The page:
Light is produced when an electron hits the phosphor-coated screen, just it is in a CRT TV. Because the screen emits light rather than has light shone through it, as per LCD, it generates high-brightness, high contrast images that are comparable to plasma contrast ratios: 50,000:1 to 100,000:1.
Canon also claims the close proximity of the electron source and the display phosphor means SED screens consume very little power. It also plans to manufacture the electron emitter arrays and associated wiring by spraying materials onto a glass substrate in exactly the same way inkjet printers spray ink into the page. This, the company reckons, will make SED TVs cheap to produce, though such has been the cost of development, we don't expect over-the-counter prices to upset LCD and plasma makers.
Intel's abortive LCoS chip
Working with Toshiba, Canon has announced that it will soon be able to make commercially available SED TVs with screen sizes of up to 55in. Indeed, the two have been promising SED TVs 'real soon now' for the last three or four years. Hindering their plans has been litigation from Texas-based Nano-Proprietary, a company that maintains Canon wrongfully shared its carbon nanotube technology with Toshiba. Remember SED's tiny per-pixel electron guns? They're made from carbon nanotubes.
While the legal fight looks like it's near its conclusion, it has persuaded Canon not to release SED TVs this year and not even say when they will debut. Some observers hope it can get the out sometime in 2008, but there's an undercurrent of pessimism in many reports that suggests the technology may never make it to market. Toshiba sold its share of the joint-venture established with Canon, leaving Canon as the only company likely to produce SED TVs. The legal battle with Nano-Proprietary may have left it too tired to bother.
If SED fails to take off, there's always LCoS (Liquid Crystal on Silicon). Once favoured and quickly abandoned by chip maker Intel, LCoS uses standard chip-making techniques to embed tiny LCD pixels onto the surface of a chip that contains all the circuitry needed to turn them on and off. The pixels are mounted above a reflective layer. The picture is produced on the chip and cast onto a screen by reflecting light off the chip and magnifying the reflection up to full screen size.
Early LCoS TVs use three chips, one for each of the primary colours, but a more advanced version of the technique displays the three colours on one chip, the colours shown in rapid succession so quickly the eye sees the three images as one.
JVC's HD-IDA HD-70GC78 LCoS TV
The big advantage with LCoS is that it improves as chip production develops. Switch the chip from, say, 90nm production to 65nm production, and the smaller size means you can cram more LCD pixels on the chip, upping the resolution. As production yields improve, LCoS chips get cheaper, and it's this application of processor production economics that first attracted Intel's attention.
So far, though, LCoS hasn't delivered big time as a TV technology, though companies like Sony are using it for projectors, particularly for digital cinemas, and JVC has a line of three LCoS TVs, the HD-IDA line, priced at $3300-4496.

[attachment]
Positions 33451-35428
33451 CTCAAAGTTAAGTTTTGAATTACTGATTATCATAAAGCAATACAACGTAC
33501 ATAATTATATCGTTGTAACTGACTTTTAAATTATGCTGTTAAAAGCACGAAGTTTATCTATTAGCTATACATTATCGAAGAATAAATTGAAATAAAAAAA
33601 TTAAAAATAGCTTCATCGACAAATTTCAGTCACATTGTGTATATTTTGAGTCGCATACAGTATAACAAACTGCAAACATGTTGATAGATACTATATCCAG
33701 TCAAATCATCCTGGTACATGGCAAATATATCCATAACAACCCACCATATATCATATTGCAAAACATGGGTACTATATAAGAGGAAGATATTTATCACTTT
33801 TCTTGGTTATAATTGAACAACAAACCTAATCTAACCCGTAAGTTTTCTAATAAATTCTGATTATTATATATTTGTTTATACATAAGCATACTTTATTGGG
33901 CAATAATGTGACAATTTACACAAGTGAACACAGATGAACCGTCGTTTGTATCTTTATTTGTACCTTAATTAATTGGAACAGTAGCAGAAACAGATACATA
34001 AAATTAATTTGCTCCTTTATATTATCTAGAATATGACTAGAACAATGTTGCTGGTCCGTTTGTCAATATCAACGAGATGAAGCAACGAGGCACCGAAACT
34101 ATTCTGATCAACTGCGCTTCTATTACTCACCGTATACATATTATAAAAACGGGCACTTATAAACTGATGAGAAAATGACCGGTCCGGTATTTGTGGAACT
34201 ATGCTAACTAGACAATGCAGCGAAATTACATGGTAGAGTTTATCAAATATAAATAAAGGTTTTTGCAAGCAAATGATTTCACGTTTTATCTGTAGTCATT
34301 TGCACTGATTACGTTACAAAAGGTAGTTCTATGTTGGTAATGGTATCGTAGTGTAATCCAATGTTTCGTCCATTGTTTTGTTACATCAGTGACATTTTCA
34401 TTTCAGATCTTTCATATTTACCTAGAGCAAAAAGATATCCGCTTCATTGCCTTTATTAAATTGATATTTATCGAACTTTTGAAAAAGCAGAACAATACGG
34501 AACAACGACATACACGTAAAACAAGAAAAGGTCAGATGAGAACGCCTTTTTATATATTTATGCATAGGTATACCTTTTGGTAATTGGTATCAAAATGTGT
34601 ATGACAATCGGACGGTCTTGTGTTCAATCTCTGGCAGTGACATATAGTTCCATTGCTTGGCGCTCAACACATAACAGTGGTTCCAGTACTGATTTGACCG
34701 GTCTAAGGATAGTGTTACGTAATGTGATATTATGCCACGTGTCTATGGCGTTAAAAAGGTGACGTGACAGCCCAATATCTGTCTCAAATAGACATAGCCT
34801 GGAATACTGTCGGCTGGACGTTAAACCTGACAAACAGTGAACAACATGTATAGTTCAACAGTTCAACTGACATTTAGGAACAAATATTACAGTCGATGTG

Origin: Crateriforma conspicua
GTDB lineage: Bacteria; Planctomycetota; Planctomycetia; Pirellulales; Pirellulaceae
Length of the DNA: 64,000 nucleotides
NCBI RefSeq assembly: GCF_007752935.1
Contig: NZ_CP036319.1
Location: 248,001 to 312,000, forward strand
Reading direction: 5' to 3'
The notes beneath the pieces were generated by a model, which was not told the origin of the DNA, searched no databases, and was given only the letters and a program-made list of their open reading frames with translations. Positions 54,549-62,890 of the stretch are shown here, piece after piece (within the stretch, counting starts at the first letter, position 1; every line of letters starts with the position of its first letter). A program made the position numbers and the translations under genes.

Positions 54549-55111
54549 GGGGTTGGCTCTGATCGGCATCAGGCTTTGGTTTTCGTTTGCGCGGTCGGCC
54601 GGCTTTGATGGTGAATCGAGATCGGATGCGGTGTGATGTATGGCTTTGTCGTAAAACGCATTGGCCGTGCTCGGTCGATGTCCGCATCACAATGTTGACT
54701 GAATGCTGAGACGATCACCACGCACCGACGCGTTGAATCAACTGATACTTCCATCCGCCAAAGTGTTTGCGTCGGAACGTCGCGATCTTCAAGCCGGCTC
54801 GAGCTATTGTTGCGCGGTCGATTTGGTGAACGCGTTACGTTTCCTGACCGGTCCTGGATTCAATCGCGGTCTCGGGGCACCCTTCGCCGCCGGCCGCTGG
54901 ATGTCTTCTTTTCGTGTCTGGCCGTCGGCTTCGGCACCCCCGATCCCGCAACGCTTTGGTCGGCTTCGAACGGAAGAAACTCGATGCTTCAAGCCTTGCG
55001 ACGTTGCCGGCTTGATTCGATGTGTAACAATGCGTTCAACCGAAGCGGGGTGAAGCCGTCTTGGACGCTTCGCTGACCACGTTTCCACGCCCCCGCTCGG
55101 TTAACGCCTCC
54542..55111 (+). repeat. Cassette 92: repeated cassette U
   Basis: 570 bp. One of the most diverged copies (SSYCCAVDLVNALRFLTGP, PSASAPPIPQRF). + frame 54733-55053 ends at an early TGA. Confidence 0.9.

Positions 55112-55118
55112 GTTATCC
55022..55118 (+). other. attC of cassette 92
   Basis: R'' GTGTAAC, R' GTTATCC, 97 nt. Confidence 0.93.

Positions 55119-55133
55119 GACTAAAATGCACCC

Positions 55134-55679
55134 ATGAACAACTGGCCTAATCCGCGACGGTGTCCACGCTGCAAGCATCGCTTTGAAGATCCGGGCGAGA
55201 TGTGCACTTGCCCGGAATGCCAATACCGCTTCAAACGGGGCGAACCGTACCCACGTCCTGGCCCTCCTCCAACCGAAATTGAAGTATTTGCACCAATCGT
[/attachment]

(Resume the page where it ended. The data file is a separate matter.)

So far no one's released a commercially available laser TV yet, either. But they could appear sooner than some of the other technologies. Mitsubishi, for one, plans to demo a laser TV next January at the Consumer Electronics Show in Las Vegas.
Mitsubishi's Laser TV could look like this
Laser isn't a TV type in its own right. Rather, it's a technique for improving existing designs, in particularly LCD and DLP, but also LCoS. All these approaches require a light source and have traditionally used bulbs that pump out white light which is then optically separated into beams of red, green and blue light.
Laser TVs replace the white light lamps with precisely coloured laser beams. Proponents of the technology claim the result is the ability to generate a much wider range of colours - called a gamut - than is currently possible, allowing TVs to display almost as many if not more colours than the human eye is capable of seeing.
Companies marketing rear-projection TVs - most based on DLP technology, but soon LCoS too - like laser's promise to allow them to make much thinner sets. Big projection TVs generally cost less than equivalent sized LCDs and plasmas, and laser could allow them to compete on thickness too.
Laser tech could boost LCDs
However, laser could be used to improve LCD panels too, extending the advances already being made with LED backlighting. Again, LED backlights transmit red, green and blue light separately, and have the added advantages of consuming less power and taking up less room than traditional LCD white-light bulb backlights.
LED backlight technology is advancing as quickly as other display techniques are, and when combined with image enhancement systems like 100Hz refresh rates, will undoubtedly extend LCD's life even further. Top-of-the-line LCD TVs with LED backlights are already going on sale. But you can't yet buy a laser-lit telly.
Laser or LED? The jury's out, but LED seems likely to dominate, leaving laser as the high-end backlight of choice, able to deliver more colours, but squeezed out of the mainstream by cheaper LED technology.